Evidence that diacylglycerol acyltransferase 1 (DGAT1) has dual membrane topology in the endoplasmic reticulum of HepG2 cells.
ABSTRACT Triacylglycerol (TAG) synthesis and secretion are important functions of the liver that have major impacts on health, as overaccumulation of TAG within the liver (steatosis) or hypersecretion of TAG within very low density lipoproteins (VLDL) both have deleterious metabolic consequences. Two diacylglycerol acyltransferases (DGATs 1 and 2) can catalyze the final step in the synthesis of TAG from diacylglycerol, which has been suggested to play an important role in the transfer of the glyceride moiety across the endoplasmic reticular membrane for (re)synthesis of TAG on the lumenal aspect of the endoplasmic reticular (ER) membrane (Owen, M., Corstorphine, C. C., and Zammit, V. A. (1997) Biochem. J. 323, 17-21). Recent topographical studies suggested that the oligomeric enzyme DGAT1 is exclusively lumen facing (latent) in the ER membrane. By contrast, in the present study, using two specific inhibitors of human DGAT1, we present evidence that DGAT1 has a dual topology within the ER of HepG2 cells, with approximately equal DGAT1 activities exposed on the cytosolic and lumenal aspects of the ER membrane. This was confirmed by the observation of the loss of both overt (partial) and latent (total) DGAT activity in microsomes prepared from livers of Dgat1(-/-) mice. Conformational differences between DGAT1 molecules having the different topologies were indicated by the markedly disparate sensitivities of the overt DGAT1 to one of the inhibitors. These data suggest that DGAT1 belongs to the family of oligomeric membrane proteins that adopt a dual membrane topology.
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ABSTRACT: Export of transmembrane proteins from the endoplasmic reticulum (ER) is driven by directed incorporation into coat protein complex II (COPII) coated vesicles. The sorting of some cargo proteins into COPII vesicles was shown to be mediated by specific interactions between transmembrane and COPII-coat-forming proteins. But even though some signals for ER exit have been identified on the cytosolic domains of membrane proteins, the general signaling and sorting mechanisms of ER export are still poorly understood. To investigate the role of cargo protein oligomer formation in the export process, we have created a transmembrane fusion protein which - due to its FK506 binding protein (FKBP) domains - can be oligomerized in isolated membranes by addition of a small-molecule dimerizer. Packaging of the fusion protein into COPII vesicles is strongly enhanced in the presence of the dimerizer, demonstrating that the oligomeric state is an ER export signal for this membrane protein. Surprisingly, the cytosolic tail is not required for this oligomerization-dependent effect on protein sorting. Thus, an alternative mechanism, such as membrane bending, must account for ER export of the fusion protein.Traffic 01/2014; · 4.65 Impact Factor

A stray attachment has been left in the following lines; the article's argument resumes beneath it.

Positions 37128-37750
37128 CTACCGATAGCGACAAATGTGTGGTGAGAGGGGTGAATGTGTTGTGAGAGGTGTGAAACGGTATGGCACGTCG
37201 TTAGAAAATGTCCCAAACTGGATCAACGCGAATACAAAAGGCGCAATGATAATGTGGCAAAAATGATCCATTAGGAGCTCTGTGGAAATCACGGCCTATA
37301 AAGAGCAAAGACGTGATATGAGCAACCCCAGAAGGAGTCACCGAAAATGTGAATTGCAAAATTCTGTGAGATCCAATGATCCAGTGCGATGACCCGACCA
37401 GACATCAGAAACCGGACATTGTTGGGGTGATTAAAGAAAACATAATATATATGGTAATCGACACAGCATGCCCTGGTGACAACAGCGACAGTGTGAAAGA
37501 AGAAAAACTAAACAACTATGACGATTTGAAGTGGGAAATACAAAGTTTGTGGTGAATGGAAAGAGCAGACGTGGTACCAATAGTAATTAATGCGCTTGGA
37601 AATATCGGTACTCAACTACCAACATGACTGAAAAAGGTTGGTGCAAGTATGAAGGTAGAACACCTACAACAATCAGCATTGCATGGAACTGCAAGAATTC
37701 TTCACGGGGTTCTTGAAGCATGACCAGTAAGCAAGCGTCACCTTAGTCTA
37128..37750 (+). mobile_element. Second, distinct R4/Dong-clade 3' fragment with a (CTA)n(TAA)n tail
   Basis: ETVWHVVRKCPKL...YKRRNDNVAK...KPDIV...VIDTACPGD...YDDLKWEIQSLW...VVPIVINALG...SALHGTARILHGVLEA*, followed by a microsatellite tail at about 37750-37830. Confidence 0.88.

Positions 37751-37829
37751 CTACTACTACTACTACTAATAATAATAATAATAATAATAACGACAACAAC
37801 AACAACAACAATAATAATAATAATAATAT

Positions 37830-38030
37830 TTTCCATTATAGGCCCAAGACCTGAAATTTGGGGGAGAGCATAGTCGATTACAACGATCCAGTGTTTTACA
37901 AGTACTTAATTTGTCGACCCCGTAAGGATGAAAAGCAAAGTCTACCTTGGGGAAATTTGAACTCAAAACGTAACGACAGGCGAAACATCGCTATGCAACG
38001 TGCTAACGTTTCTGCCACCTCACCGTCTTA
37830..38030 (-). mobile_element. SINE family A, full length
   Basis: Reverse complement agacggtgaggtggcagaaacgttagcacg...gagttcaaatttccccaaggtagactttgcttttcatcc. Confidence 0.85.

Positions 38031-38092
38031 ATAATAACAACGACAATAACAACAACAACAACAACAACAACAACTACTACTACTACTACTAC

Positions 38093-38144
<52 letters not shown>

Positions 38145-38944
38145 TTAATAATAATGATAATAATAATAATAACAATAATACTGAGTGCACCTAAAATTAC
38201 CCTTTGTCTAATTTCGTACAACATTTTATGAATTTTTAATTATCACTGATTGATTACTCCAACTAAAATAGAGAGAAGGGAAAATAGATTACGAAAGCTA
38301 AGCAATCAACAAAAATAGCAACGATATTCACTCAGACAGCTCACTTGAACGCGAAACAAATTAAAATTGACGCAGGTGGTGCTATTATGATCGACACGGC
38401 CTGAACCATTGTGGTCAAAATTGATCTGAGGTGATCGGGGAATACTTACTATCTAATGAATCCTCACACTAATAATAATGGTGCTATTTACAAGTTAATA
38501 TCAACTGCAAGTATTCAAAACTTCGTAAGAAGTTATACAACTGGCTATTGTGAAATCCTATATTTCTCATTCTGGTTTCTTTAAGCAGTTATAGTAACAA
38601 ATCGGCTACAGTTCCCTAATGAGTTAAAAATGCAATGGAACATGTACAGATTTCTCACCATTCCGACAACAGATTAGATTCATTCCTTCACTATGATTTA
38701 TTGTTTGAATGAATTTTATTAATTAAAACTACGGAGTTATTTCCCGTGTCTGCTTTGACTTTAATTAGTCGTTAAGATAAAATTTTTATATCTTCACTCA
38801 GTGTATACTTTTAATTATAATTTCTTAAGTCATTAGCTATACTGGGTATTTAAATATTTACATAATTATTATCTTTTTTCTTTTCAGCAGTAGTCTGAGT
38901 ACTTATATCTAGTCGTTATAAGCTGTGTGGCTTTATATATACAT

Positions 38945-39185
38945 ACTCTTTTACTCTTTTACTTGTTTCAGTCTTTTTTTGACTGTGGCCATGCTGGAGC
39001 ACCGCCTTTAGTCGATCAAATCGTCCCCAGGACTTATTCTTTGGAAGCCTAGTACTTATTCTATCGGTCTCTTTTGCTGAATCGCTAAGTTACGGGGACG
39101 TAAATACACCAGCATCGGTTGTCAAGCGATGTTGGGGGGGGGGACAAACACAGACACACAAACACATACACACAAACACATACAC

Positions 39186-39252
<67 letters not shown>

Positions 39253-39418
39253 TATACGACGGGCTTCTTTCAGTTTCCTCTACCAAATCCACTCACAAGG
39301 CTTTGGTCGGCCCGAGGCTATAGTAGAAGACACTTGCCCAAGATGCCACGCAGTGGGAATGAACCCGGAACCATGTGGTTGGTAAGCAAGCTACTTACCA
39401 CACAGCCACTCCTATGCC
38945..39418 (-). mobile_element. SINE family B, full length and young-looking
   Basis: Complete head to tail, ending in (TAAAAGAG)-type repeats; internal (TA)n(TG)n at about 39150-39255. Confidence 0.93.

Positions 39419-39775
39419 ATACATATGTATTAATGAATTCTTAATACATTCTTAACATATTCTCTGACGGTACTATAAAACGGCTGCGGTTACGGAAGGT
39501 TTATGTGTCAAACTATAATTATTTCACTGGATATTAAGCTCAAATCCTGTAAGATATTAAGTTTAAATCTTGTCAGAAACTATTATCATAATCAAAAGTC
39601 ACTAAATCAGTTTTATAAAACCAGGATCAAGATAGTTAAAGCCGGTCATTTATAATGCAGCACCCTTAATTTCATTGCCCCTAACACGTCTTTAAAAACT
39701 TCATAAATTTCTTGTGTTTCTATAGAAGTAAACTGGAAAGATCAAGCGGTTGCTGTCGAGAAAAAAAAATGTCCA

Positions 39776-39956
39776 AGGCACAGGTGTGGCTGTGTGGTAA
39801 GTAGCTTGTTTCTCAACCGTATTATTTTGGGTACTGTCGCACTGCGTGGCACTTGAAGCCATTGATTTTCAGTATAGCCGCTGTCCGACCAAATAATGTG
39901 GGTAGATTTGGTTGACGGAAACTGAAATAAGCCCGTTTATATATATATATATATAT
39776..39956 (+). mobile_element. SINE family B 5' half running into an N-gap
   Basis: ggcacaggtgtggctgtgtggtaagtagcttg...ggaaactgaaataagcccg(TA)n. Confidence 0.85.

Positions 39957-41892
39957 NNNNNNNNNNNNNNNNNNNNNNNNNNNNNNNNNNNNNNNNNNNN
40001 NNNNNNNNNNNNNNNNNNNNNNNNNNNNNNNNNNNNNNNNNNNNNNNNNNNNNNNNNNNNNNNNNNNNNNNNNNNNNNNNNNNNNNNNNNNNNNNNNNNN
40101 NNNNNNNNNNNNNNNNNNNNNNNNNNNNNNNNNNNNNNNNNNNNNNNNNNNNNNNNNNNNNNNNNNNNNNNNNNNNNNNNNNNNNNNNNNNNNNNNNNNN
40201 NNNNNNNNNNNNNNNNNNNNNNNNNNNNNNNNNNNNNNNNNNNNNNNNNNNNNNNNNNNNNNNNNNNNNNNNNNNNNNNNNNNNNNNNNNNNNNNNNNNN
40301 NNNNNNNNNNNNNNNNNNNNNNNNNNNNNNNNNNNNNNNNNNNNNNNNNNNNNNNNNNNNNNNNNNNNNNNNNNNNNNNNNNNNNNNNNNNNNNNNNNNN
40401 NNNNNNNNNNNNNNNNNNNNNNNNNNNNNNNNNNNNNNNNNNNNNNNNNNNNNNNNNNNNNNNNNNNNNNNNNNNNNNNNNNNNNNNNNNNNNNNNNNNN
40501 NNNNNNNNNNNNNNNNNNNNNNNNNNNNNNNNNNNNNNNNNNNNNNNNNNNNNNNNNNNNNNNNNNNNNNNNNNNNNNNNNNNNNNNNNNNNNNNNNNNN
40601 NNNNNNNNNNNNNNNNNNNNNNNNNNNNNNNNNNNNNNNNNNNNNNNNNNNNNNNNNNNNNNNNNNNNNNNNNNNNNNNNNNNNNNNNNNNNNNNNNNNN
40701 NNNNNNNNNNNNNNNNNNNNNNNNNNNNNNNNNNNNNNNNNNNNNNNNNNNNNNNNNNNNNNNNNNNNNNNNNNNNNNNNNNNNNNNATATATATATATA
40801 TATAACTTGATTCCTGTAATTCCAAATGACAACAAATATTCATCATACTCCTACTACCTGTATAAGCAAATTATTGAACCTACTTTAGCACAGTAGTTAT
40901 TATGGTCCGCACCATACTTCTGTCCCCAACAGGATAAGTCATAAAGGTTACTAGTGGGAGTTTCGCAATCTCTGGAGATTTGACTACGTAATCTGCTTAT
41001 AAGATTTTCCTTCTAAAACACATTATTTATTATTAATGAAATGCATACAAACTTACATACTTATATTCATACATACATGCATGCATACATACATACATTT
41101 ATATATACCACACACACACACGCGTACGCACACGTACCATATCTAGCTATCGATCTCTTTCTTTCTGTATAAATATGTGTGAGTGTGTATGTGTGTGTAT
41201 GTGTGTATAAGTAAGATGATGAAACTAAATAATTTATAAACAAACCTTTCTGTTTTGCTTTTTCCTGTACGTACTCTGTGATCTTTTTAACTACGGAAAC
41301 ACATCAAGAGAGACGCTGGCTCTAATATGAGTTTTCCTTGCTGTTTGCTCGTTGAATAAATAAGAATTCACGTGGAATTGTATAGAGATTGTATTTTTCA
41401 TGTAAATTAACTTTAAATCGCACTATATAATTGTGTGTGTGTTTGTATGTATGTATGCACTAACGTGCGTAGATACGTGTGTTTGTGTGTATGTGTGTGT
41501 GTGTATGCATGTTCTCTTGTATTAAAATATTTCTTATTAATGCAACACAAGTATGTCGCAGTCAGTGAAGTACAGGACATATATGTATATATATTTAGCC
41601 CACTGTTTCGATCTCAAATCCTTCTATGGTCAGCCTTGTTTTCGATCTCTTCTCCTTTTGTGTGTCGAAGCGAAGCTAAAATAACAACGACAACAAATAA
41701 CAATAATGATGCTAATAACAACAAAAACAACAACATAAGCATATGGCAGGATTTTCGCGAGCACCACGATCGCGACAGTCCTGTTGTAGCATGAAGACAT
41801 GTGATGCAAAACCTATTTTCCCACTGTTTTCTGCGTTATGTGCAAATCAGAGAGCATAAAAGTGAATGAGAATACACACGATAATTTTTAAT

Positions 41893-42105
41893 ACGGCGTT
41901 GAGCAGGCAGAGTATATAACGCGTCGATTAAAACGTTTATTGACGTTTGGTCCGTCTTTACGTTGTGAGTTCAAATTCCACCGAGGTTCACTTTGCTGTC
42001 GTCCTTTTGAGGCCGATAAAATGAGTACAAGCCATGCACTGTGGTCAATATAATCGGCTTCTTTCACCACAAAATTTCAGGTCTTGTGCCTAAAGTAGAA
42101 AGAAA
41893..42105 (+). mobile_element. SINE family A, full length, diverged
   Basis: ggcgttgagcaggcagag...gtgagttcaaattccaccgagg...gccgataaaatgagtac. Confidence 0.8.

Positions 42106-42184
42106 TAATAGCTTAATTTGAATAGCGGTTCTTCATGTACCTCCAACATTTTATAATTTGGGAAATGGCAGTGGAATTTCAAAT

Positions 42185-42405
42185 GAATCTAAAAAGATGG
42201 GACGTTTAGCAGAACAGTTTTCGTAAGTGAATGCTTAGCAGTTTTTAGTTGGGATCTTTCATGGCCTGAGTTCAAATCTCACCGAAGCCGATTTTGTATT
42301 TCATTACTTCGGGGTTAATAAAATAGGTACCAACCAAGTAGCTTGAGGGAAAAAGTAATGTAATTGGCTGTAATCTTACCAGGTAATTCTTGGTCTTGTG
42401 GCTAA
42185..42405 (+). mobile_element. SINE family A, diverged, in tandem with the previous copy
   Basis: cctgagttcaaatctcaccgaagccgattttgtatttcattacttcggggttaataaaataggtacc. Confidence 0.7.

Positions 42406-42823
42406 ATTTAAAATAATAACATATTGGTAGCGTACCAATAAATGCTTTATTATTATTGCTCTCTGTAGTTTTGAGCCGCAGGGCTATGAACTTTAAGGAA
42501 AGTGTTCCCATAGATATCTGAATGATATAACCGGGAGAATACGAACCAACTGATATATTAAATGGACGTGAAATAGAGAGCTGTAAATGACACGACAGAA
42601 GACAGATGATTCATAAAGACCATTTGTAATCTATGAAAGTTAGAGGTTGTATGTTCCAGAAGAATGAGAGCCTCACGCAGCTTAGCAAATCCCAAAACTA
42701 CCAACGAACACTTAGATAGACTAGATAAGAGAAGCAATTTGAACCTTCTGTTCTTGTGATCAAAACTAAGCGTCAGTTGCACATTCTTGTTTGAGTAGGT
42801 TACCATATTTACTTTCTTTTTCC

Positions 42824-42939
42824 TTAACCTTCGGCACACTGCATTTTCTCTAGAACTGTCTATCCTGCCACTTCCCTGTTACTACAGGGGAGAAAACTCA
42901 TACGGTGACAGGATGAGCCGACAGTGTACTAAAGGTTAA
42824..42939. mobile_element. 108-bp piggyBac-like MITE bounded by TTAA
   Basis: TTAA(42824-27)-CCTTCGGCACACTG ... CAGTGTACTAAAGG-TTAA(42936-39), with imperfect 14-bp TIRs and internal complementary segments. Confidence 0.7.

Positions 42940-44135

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ABSTRACT: Triacyglycerols are a major energy reserve of the body and are normally stored in adipose tissue as lipid droplets (LDs). The liver, however, stores energy as glycogen and digested triglycerides in the form of fatty acids. In stressed condition such as obesity, imbalanced nutrition and drug induced liver injury hepatocytes accumulate excess lipids in the form of LDs whose prolonged storage leads to disease conditions most notably non-alcoholic fatty liver disease (NAFLD). Fatty liver disease has become a major health burden with more than 90% of obese, nearly 70% of overweight and about 25% of normal weight patients being affected. Notably, research in recent years has shown LD as highly dynamic organelles for maintaining lipid homeostasis through fat storage, protein sorting and other molecular events studied in adipocytes and other cells of living organisms. This review focuses on the molecular events of LD formation in hepatocytes and the importance of cross talk between different cell types and their signalling in NAFLD as to provide a perspective on molecular mechanisms as well as possibilities for different therapeutic intervention strategies.Progress in lipid research 03/2014; · 10.67 Impact Factor
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ABSTRACT: Diacylglycerol acyltransferase (DGAT) catalyzes the final step in triglyceride (TG) synthesis. There are two isoforms, DGAT1 and DGAT2, with distinct protein sequences and potentially different physiological functions. To date, the ability to determine clear functional differences between DGAT1 and DGAT2, especially with respect to hepatic TG synthesis, has been elusive. To dissect the roles of these two key enzymes, we pretreated HepG2 hepatoma cells with (13)C(3)-D(5)-glycerol or (13)C(18)-oleic acid, and profiled the major isotope-labeled TG species by liquid chromatography tandem mass spectrometry. Selective DGAT1 and DGAT2 inhibitors demonstrated that (13)C(3)-D(5)-glycerol-incorporated TG synthesis was mediated by DGAT2, not DGAT1. Conversely, (13)C(18)-oleoyl-incorporated TG synthesis was predominantly mediated by DGAT1. To trace hepatic TG synthesis and VLDL triglyceride (VLDL-TG) secretion in vivo, we administered D(5)-glycerol to mice and measured plasma levels of D(5)-glycerol-incorporated TG. Treatment with an antisense oligonucleotide (ASO) to DGAT2 led to a significant reduction in D(5)-glycerol incorporation into VLDL-TG. In contrast, the DGAT2 ASO had no effect on the incorporation of exogenously administered (13)C(18)-oleic acid into VLDL-TG. Thus, our results indicate that DGAT1 and DGAT2 mediate distinct hepatic functions: DGAT2 is primarily responsible for incorporating endogenously synthesized FAs into TG, whereas DGAT1 plays a greater role in esterifying exogenous FAs to glycerol.The Journal of Lipid Research 04/2012; 53(6):1106-16. · 4.39 Impact Factor